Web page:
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Finish for a trivet

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Forum topic by lumberjoe posted 604 days ago 647 views 0 times favorited 8 replies Add to Favorites Watch
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lumberjoe

2829 posts in 851 days


604 days ago

I’m making my mom a trivet for Christmas this year. It’s just about done and it’s one of the only projects I have ever done that came out as good as I had hoped it would have. My only issue now is finish. Because of the design, it really has to be sprayed. I also don’t have much room to rub out the finish much, but I could get in there gently with some steel wool or a scotchbrite pad.

What will hold up the best? I have sprayed many coats of VERY thin ploy with success and extremely minimal rubbing out after. Will that stand up to heat?

-- www.etsy.com/shop/KandJWoodCrafts


8 replies so far

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ShaneA

5257 posts in 1201 days


#1 posted 604 days ago

I just used pure tung oil on mine last year. No clear coat of any kind. I bet mineral oil would be fine too.

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lumberjoe

2829 posts in 851 days


#2 posted 604 days ago

I was thinking of mineral oil, but since this doesn’t have to be food safe like a cutting board, I want it to look nice. Mineral oil looks ok, but it will wear down over time.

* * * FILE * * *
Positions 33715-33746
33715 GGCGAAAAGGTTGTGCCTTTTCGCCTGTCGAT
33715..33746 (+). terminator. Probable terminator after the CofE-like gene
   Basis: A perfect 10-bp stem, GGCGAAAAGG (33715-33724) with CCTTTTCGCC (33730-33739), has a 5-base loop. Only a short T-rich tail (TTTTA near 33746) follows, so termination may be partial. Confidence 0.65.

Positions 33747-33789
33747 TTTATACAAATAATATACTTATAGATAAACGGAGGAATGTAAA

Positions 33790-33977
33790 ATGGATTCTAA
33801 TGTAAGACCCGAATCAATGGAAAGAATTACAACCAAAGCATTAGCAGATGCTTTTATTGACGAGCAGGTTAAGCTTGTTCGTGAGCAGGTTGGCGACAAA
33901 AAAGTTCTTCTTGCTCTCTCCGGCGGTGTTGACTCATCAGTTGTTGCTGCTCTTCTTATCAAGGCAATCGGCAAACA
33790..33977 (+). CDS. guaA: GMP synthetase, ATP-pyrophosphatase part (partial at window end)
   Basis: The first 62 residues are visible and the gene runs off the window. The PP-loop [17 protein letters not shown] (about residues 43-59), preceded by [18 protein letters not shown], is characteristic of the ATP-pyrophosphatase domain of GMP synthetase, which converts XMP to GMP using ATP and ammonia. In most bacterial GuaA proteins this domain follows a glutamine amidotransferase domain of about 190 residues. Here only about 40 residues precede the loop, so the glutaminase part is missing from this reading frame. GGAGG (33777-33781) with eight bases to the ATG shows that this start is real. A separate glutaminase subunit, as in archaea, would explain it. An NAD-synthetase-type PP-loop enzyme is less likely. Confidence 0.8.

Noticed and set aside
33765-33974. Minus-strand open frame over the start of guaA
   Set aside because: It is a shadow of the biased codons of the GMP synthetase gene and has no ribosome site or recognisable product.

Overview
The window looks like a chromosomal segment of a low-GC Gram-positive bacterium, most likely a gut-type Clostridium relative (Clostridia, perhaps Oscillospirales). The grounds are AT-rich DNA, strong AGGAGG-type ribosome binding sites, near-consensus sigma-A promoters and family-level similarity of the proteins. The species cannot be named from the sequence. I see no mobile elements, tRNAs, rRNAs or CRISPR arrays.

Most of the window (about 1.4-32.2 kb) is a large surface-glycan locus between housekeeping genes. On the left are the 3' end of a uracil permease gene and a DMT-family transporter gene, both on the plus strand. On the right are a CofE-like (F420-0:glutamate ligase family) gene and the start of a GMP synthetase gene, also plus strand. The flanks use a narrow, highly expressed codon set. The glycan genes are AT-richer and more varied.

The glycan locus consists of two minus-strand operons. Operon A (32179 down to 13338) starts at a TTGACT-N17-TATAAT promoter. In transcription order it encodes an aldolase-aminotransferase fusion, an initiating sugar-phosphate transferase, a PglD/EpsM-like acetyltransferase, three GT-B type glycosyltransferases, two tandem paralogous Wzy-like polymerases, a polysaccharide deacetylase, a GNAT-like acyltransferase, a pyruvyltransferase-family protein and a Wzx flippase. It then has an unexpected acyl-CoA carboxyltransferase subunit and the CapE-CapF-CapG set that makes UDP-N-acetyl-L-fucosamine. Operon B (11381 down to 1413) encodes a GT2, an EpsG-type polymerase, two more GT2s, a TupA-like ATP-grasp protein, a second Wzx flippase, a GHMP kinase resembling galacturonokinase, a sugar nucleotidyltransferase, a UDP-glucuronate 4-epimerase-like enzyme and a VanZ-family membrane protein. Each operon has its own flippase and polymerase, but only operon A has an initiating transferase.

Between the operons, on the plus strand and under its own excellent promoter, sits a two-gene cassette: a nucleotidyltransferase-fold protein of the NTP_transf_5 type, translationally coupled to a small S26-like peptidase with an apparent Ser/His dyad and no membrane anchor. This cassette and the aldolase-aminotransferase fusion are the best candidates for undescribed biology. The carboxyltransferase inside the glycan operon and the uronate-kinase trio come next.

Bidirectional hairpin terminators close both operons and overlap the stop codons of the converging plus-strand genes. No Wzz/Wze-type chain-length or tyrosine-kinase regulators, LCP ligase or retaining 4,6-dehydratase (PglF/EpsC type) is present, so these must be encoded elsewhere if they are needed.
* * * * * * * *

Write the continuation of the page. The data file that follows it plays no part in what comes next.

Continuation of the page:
-- www.etsy.com/shop/KandJWoodCrafts

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Brandon

4137 posts in 1554 days


#3 posted 604 days ago

I think I used tung oil on mine too. Wipes on pretty easily.

-- "hold fast to that which is good"

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jap

1224 posts in 657 days


#4 posted 604 days ago

i’ve used linseed oil before, worked fine

-- Joel

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MisterBill

337 posts in 854 days


#5 posted 603 days ago

I have been happy with the finish that I got when I used Watco Danish Oil. Others have recommended Deft Lacquer in a rattle can.

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lumberjoe

2829 posts in 851 days


#6 posted 603 days ago

I may try the oil route. If I do it will be Danish oil (because that is what I have). I’ve never used rattle can lacquer, but I would consider it. Does it require as much rubbing out as brushing lacquer?

-- www.etsy.com/shop/KandJWoodCrafts

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kepy

151 posts in 876 days


#7 posted 603 days ago

I have used mineral oil with good results. After letting it dry, then buffed with a brown paper bag. It can always be refreshed if it fades over time. Most of the oils should work although I don’t think lacquer would take the heat. Most of the ones I have given have wound up on the wall rather than getting used.

-- Kepy

View Mike Gager's profile

Mike Gager

615 posts in 1870 days


#8 posted 603 days ago

i used watco danish oil on the one i made, its held up fine so far

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